Defence questions victim's PTSD diagnosis in Hatchet Cove shooting case

·2 min read
Michael Ralph, left, the defence lawyer for Harvey Murlin Price, right, objected to several claims a victim impact statement on Friday, triggering a delay in Price's case. (Ryan Cooke/CBC - image credit)
Michael Ralph, left, the defence lawyer for Harvey Murlin Price, right, objected to several claims a victim impact statement on Friday, triggering a delay in Price's case. (Ryan Cooke/CBC - image credit)

The sentencing hearing for a man convicted on seven firearms offences in Hatchet Cove was waylaid Friday after defence counsel took issue with the victim impact statement in the case.

Impact statements are a routine part of the sentencing process: the victim explains how the crime affected their lives. The judge will take it into consideration before handing down a sentence.

In the case of Harvey Murlin Price, his defence lawyer wanted the prosecution to prove the claims made by victim Edison Avery, who says he was left with post-traumatic stress disorder, seizures, and a loss of income following a shooting in 2018.

During a hearing in Clarenville on Friday, defence lawyer Michael Ralph said Avery is "ambulant" and "outgoing," and that he has concerns he "may be overstating it."

He also said he wants evidence Avery's conditions are due to the shooting and not because of other factors.

Edison Avery, right, built this cabin in Hatchet Cove, where his ex brother-in-law came on Sept. 2, 2018, and fired two shots.
Edison Avery, right, built this cabin in Hatchet Cove, where his ex brother-in-law came on Sept. 2, 2018, and fired two shots.(Eddy Kennedy/CBC)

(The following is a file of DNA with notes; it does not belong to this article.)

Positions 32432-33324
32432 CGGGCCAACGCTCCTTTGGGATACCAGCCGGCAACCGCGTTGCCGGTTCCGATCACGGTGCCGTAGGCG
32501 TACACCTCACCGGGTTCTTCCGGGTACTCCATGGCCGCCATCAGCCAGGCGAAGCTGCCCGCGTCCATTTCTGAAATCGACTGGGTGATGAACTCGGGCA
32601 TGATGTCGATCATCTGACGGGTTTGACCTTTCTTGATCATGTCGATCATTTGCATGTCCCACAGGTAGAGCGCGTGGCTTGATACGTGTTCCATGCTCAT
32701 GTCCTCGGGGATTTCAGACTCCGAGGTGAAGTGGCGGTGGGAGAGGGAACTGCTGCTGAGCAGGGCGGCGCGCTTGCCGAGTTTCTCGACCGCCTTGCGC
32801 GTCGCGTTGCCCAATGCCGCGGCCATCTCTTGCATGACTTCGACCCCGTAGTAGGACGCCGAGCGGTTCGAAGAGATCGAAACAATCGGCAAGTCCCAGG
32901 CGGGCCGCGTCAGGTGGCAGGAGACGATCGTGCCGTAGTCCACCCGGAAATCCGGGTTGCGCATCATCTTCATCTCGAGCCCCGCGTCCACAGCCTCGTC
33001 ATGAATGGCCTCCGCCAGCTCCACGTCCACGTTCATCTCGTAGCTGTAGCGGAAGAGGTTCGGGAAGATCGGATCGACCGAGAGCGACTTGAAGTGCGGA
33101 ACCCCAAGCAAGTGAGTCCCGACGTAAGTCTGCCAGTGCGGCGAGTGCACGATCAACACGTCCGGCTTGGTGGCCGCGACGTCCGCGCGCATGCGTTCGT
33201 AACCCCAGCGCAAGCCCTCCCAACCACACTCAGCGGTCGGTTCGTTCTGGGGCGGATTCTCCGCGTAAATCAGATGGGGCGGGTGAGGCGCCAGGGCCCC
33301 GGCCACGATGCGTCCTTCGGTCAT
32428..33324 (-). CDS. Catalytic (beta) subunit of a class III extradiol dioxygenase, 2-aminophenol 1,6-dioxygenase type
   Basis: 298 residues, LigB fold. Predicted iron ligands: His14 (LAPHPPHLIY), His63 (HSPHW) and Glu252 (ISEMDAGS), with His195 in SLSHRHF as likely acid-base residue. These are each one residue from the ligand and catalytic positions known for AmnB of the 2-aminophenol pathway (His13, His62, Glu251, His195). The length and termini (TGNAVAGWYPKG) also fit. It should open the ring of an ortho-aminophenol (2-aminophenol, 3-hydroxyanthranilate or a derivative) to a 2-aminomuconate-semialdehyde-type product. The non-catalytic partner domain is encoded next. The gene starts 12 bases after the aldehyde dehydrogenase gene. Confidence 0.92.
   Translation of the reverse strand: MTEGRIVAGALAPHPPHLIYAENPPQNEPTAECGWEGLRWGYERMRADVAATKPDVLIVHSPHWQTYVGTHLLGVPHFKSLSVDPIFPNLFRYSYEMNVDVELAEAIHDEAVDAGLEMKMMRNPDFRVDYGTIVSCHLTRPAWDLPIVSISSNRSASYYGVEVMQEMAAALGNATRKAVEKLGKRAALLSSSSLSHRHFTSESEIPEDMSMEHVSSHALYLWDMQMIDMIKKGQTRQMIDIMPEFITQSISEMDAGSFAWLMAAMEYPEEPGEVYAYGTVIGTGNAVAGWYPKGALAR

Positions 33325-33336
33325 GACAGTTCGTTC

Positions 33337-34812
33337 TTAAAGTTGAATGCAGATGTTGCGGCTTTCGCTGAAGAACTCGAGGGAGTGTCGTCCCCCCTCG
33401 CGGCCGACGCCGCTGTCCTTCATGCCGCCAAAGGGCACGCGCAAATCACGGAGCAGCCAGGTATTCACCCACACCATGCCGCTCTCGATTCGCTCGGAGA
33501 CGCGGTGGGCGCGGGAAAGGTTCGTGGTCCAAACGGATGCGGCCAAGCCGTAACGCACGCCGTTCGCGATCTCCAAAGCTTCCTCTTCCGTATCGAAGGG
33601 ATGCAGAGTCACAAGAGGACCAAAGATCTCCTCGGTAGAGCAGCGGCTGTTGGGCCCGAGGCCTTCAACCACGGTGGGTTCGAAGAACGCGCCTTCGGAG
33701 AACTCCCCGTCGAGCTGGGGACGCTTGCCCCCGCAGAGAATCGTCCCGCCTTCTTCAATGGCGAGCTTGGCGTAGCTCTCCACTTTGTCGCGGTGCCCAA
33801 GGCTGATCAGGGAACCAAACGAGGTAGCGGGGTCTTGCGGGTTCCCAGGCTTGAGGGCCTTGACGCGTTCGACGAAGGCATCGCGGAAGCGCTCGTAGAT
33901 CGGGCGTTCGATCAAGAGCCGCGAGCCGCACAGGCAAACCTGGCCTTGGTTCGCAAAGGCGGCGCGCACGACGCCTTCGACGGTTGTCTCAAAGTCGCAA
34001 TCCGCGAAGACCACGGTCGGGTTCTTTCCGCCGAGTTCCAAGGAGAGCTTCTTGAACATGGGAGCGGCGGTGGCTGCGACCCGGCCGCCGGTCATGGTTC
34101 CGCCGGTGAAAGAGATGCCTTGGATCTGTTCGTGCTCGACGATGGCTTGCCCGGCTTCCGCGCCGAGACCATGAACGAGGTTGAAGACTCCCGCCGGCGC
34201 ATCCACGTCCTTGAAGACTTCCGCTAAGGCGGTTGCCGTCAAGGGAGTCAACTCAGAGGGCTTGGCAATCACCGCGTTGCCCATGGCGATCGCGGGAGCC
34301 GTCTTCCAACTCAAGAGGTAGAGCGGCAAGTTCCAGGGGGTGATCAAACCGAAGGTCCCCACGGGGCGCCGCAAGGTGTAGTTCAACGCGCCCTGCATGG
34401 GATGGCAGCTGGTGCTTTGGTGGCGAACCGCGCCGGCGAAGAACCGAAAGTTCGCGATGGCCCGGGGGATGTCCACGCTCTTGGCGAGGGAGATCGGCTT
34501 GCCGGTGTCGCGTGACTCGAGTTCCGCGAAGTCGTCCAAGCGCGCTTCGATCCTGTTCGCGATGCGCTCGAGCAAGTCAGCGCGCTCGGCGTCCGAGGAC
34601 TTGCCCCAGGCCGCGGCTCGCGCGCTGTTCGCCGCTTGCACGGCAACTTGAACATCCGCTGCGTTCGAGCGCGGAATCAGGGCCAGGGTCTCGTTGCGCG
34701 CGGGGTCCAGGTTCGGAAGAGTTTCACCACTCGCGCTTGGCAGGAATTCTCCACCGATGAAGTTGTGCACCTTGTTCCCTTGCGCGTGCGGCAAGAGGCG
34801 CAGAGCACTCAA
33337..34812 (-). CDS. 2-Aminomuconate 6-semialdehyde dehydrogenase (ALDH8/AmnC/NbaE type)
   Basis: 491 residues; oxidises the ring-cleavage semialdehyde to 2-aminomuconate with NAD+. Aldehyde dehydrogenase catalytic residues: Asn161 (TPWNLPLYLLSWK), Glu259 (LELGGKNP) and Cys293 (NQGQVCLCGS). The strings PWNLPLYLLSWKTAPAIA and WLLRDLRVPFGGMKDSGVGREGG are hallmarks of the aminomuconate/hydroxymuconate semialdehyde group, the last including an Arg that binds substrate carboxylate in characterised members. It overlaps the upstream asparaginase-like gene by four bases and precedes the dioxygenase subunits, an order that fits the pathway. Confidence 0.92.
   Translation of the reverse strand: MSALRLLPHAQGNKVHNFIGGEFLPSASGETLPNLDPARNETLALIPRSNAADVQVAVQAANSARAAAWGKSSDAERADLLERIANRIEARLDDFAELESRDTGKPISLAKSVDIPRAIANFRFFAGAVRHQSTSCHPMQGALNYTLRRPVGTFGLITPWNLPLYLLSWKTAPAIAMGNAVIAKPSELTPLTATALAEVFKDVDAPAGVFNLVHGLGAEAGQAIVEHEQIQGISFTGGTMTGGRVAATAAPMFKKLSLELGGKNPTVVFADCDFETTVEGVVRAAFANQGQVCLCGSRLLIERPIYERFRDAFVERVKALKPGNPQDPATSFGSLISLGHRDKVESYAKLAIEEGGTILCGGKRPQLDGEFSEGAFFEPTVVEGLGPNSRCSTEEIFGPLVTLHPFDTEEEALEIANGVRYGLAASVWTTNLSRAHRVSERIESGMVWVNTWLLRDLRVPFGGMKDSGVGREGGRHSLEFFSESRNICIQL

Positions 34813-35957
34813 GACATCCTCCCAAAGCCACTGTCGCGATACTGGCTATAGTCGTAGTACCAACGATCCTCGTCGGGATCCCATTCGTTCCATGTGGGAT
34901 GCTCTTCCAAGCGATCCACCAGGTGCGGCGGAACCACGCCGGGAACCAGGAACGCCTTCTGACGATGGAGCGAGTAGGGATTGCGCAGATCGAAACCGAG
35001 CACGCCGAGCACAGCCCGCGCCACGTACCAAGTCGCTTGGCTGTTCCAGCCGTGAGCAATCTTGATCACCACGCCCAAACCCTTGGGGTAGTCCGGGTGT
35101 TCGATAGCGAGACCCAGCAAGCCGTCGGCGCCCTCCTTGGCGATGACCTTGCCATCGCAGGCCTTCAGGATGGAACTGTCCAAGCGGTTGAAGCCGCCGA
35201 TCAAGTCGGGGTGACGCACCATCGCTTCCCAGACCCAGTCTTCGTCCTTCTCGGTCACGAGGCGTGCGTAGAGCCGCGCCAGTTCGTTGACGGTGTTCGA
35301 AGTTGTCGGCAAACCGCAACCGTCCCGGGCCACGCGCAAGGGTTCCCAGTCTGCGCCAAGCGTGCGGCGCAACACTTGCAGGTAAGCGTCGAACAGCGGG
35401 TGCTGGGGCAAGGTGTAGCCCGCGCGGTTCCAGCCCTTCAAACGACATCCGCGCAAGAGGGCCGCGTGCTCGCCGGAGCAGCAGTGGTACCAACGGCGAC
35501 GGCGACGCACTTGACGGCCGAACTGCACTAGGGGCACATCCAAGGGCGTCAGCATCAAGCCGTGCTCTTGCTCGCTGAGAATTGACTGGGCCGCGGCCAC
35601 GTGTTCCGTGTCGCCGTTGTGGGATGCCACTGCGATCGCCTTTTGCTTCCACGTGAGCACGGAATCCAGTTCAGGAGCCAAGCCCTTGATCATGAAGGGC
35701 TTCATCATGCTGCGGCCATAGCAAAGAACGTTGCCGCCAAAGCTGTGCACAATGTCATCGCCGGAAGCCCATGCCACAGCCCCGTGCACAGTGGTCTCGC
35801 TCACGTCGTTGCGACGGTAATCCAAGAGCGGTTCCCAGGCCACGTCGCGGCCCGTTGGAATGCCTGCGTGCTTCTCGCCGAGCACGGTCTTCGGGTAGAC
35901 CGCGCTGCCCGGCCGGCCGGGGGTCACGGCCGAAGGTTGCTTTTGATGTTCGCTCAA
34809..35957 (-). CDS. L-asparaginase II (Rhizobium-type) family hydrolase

Avery and his partner Chris Neal were on the wrong side of a shotgun on Sept. 2, 2018, outside Avery's cabin in Hatchet Cove. Avery had recently split from his ex-wife, and had been dealing with threats from her brother, Harvey Murlin Price.

The situation came to a head when Price came to the cabin and pulled a shotgun out of his truck. Both Avery and Neal said Price called them anti-gay slurs before pulling the trigger twice. Neither man was hit by the shots.

Price was convicted on two counts of uttering threats and five weapons offences related to shots fired at the cabin.
Price was convicted on two counts of uttering threats and five weapons offences related to shots fired at the cabin.(Ryan Cooke/CBC)

Avery, who was a mortician in St. John's, has not been able to return to work since the shooting. In his victim impact statement, he said his insurance company no longer covers the full cost of his therapy. Ralph indicated he also wanted proof of that statement.

Crown prosecutor Cory Binderup seemed peeved by the requests, but asked Justice Katherine O'Brien for time to compile documents from Avery's doctors, employer and insurance company.

The case was set over until May 20.

Neither the Crown nor defence had a chance to make sentencing submissions on Friday.

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